Originally published: March 9, 2011
Last updated: March 11, 2011 - 4:52pm
The House Communications and Technology Subcommittee held a hearing on House Joint Resolution 37, an effort to disallow the Federal Communications Commission's new network neutrality/Open Internet regulations.
Subcommittee Chairman Greg Walden (R-OR) introduced the resolution under the Congressional Review Act, which provides Congress with an expedited process to nullify agency rules. The resolution only requires a simple majority in each chamber, and is filibuster proof in the Senate. Because the form of the resolution is provided for in statute, it is not subject to amendment. Chairman Walden said the FCC is attempting to regulate the Internet without statutory authority to do so: "it’s important to realize that the FCC’s underlying theory of authority would allow the commission to regulate any interstate communication service on barely more than a whim and without any additional input from Congress. I do not want to cede such authority to the FCC."
House Commerce Committee Chairman Fred Upton (R-MI) urged his colleagues to nullify the FCC’s attempt to regulate the Internet. He said, "If the FCC had taken this approach for the last year, we might not have needed this resolution today. The reality is, if the FCC was truly weighing the costs and benefits of its actions, the agency would not be attempting to regulate the Internet." He noted that there is no crisis warranting the regulations -- the Internet is open, it is not broken, and the market has not failed. He went on to say that if the FCC's logic was followed "the agency would ultimately be regulating Google and any number of other Internet companies."
Democrats called Republican efforts to overturn the FCC's net neutrality rules destructive and said the GOP-backed resolution of disapproval isn't based on facts.
Committee Ranking Member Henry Waxman (D-CA) said that Justice Department officials do not believe they have the authority to enforce network neutrality principles under antitrust law. "According to DoJ, favoring websites that pay high fees and degrading websites that don't is perfectly legal under the antitrust laws as long as the phone or cable company isn't in direct competition with the websites being degraded," Rep Waxman said. Network neutrality opponents often argue that antitrust laws make it unnecessary to have regulations enforced by the FCC. The House Judiciary Committee explored the issue this year. Intellectual Property subcommittee Chairman Bob Goodlatte (R-VA) said he is considering legislation to tweak antirust law to address net neutrality concerns.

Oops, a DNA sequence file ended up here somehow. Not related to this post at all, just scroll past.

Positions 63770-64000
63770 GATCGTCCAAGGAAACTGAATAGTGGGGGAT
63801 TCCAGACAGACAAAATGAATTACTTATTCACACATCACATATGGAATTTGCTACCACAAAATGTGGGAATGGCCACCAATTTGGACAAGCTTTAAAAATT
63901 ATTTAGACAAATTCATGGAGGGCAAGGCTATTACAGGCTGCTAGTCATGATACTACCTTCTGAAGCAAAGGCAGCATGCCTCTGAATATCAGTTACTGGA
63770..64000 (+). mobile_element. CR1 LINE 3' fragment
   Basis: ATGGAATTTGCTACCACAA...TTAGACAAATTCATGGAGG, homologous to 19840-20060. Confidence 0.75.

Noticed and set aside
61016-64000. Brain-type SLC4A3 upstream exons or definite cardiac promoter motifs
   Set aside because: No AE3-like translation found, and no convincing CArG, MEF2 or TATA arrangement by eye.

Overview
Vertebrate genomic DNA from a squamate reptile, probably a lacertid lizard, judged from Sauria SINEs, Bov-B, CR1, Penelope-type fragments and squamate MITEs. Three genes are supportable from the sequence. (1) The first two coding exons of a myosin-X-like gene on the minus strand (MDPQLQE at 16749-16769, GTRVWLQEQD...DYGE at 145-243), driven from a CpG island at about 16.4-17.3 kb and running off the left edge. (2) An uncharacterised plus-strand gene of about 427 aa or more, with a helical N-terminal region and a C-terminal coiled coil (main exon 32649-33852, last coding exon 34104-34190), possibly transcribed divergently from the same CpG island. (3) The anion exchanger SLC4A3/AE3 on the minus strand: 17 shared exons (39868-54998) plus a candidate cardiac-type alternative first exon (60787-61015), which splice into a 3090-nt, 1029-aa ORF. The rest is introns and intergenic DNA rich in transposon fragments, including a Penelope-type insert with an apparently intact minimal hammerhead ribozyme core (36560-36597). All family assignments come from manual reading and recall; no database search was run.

Ranking subcommittee member Anna Eshoo (D-CA), whose district includes numerous content and app companies pushing for network neutrality regulations, also pointed out that stakeholders like the National Cable & Telecommunications Association and AT&T do not see the regulations as menacing. She also pointed to what she said was a flood of letters from religious leaders, consumer groups and high tech associations opposing the resolution to block the regulations. She warned that the resolution would create uncertainty about FCC authority beyond the order itself, and could affect its ability to promote pubic safety and protect against online privacy violations and piracy. She said the rules were necessary to prevent blocking access and unreasonable discrimination and consumers and businesses being told what sources of content they can access.
Robin Chase, founder and former CEO of Zipcar said that the FCC's application of different rules to wireless and wired broadband was "nonsense," and that Congress should strengthen the FCC's network neutrality rules, not try to invalidate them.
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